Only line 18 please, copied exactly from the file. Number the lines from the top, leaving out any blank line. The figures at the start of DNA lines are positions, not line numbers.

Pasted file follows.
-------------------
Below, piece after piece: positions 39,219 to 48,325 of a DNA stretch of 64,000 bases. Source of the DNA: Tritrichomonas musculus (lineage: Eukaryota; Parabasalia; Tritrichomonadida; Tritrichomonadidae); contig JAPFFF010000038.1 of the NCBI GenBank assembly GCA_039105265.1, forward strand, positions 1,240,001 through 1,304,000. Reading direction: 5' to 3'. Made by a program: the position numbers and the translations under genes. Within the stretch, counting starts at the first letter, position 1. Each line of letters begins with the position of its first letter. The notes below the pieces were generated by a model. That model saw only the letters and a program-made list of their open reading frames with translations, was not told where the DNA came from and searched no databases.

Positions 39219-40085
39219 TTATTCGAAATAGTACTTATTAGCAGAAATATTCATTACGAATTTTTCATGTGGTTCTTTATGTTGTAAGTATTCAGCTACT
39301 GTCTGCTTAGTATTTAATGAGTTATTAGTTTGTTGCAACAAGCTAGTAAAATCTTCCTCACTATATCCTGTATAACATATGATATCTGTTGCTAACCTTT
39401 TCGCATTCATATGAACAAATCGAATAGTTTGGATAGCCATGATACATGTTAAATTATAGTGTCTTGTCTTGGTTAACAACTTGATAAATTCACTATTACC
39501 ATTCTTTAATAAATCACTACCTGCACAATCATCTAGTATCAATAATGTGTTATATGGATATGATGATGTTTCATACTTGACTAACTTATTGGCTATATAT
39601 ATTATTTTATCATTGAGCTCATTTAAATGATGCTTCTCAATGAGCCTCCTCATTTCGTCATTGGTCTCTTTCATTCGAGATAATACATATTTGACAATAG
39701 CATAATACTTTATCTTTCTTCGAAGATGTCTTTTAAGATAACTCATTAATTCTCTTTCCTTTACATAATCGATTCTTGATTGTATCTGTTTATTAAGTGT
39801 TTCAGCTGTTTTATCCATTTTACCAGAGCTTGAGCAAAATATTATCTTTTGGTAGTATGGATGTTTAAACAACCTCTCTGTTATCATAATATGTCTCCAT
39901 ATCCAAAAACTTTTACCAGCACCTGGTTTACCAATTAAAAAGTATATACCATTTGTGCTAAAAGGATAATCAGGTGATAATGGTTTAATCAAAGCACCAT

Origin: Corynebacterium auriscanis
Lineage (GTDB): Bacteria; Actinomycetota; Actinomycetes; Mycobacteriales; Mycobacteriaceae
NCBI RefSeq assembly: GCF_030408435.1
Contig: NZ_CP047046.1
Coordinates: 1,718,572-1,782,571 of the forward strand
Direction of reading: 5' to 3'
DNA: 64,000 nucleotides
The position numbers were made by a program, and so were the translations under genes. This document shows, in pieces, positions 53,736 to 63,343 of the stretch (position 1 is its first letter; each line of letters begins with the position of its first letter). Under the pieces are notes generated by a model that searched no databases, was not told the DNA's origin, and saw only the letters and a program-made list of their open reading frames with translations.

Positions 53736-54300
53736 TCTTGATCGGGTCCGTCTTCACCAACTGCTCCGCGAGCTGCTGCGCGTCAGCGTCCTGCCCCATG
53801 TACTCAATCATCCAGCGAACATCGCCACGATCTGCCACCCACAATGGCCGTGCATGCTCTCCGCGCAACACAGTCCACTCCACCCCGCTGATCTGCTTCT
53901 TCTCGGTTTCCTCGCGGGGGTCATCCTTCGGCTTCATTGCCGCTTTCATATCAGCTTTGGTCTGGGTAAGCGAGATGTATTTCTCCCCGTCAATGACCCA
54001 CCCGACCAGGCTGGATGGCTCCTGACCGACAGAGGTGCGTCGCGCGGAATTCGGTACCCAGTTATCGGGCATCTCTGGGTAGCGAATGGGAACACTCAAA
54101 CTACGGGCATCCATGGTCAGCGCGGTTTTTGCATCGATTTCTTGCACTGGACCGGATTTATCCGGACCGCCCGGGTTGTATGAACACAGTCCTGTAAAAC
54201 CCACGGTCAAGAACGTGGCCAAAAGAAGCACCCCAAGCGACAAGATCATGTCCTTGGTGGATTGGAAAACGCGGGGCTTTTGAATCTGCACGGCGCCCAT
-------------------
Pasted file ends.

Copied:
The position numbers were made by a program, and so were the translations under genes. This document shows, in pieces, positions 53,736 to 63,343 of the stretch (position 1 is its first letter; each line of letters begins with the position of its first letter). Under the pieces are notes generated by a model that searched no databases, was not told the DNA's origin, and saw only the letters and a program-made list of their open reading frames with translations.